In the MEA we presented to the teachers on Saturday, they were shown data on arrival time delays from 5 airlines. Each airline had 10 randomly sampled flights into Chicago O’Hare from a particular year.  The primary purpose of the MEA is to help participants develop informal ways for comparing groups when variability is present.  In this case, the variability is present in an obvious way (different flights have different arrival delays) as well as less obvious ways (the data set is just one possible sample from a very large population, and there is sample-to-sample variability which is invisible. That is, you cannot see it in the data set, but might still use the data to conjecture about it.)

Before the PD I had wondered if the math and science teachers would approach the MEA differently.  Interestingly, during our debrief, one of the math teachers wondered the same thing.  I’m not sure if we saw truly meaningful differences, but here are some things we did see.

Most of the teams immediately hit on the idea of struggling to merge both the airline accuracy and the airline precision into their ranking.  However, only two teams presented rules that used both.  Interestingly, one used precision (variability) as the primary ranking and used accuracy (mean arrival delay) to break ties; another group did the opposite.

At least one team ranked only on precision, but developed a different measure of precision that was more relevant to the problem at hand:  the mean absolute deviations from 0 (rather than deviations from the mean).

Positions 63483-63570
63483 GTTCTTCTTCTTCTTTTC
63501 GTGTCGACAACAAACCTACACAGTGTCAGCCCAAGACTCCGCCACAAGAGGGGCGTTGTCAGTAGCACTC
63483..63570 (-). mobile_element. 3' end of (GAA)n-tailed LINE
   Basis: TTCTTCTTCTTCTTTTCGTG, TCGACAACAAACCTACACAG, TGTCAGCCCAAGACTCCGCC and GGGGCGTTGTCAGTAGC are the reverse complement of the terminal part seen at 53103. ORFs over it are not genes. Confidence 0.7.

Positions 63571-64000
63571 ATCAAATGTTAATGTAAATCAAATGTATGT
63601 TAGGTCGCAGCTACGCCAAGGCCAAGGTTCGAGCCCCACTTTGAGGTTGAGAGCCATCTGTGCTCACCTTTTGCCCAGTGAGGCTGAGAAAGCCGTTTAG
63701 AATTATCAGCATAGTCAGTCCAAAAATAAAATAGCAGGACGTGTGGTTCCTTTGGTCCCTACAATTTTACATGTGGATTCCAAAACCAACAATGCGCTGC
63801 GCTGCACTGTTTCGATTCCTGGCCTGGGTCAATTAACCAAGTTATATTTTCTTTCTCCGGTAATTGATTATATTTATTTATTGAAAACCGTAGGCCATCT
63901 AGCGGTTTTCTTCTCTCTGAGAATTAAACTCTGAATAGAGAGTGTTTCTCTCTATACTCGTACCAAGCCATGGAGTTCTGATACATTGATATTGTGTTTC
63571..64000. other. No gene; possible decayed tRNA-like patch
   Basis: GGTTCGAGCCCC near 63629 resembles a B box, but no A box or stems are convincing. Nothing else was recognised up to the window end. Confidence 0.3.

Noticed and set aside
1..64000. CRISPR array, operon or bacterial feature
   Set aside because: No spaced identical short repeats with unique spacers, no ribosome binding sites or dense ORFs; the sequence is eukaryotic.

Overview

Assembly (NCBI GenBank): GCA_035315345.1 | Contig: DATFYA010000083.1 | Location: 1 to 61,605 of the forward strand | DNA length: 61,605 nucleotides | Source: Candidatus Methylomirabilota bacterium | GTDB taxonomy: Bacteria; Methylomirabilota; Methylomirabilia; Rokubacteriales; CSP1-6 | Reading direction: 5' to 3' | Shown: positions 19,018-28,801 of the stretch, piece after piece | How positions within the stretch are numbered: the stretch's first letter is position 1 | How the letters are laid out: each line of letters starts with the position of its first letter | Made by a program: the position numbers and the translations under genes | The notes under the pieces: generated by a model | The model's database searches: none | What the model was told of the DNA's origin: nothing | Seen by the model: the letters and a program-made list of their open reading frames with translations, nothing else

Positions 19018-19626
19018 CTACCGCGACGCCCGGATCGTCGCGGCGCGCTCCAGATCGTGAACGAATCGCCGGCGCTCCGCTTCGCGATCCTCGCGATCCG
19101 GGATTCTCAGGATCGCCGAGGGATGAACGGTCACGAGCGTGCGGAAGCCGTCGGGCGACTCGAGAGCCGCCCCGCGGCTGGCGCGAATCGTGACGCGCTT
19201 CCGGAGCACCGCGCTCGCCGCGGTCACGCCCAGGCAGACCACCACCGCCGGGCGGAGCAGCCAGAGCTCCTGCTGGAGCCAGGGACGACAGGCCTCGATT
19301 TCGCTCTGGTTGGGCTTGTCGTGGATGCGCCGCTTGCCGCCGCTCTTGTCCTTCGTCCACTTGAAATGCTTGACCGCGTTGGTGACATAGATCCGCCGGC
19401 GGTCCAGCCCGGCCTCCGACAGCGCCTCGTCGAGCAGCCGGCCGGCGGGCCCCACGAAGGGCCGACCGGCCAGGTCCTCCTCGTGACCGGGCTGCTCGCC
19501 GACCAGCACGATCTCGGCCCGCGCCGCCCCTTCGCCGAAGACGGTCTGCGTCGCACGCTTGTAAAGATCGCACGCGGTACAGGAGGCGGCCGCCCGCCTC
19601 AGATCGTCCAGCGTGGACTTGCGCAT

One of the more interesting things that came to my attention, as a designer or curriculum, was that almost every team wrestled with what to do with outliers.  This made me realize that we do a lousy job of teaching people what to do with outliers, particularly since outliers are not very rare.   (One could argue whether, in fact, any of the observations in this MEA are outliers or not, but in order to engage in that argument you need a more sophisticated understanding of outliers than we develop in our students.  I, myself, would not have considered any of the observations to be outliers.)  For instance, I heard teams expressing concern that it wasn’t “fair” to penalize an airline that had a fairly good mean arrival time just because of one bad outlier.  Other groups wondered if the bad outliers were caused by weather delays and, if so, whether it was fair to include those data at all.   I was very pleased that no one proposed an outright elimination of outliers. (At least within my hearing.)  But my concern was that they didn’t seem to have constructive ways of thinking about outliers.

The fact that teachers don’t have a way of thinking about outliers is our fault.  I think this MEA did a great job of exposing the participants to a situation in which we really had to think about the effect of outliers in a context where they were not obvious data-entry errors.  But I wonder how we can develop more such experiences, so that teachers and students don’t fall into procedural-based, automated thinking.  (e.g. “If it is more than 1.5 times the IQR away from the median, it is an outlier and should be deleted.”  I have heard/read/seen this far too often.)

Do you have a lesson that engages students in wrestling with outliers? If so, please share!

Model Eliciting Activity: Prologue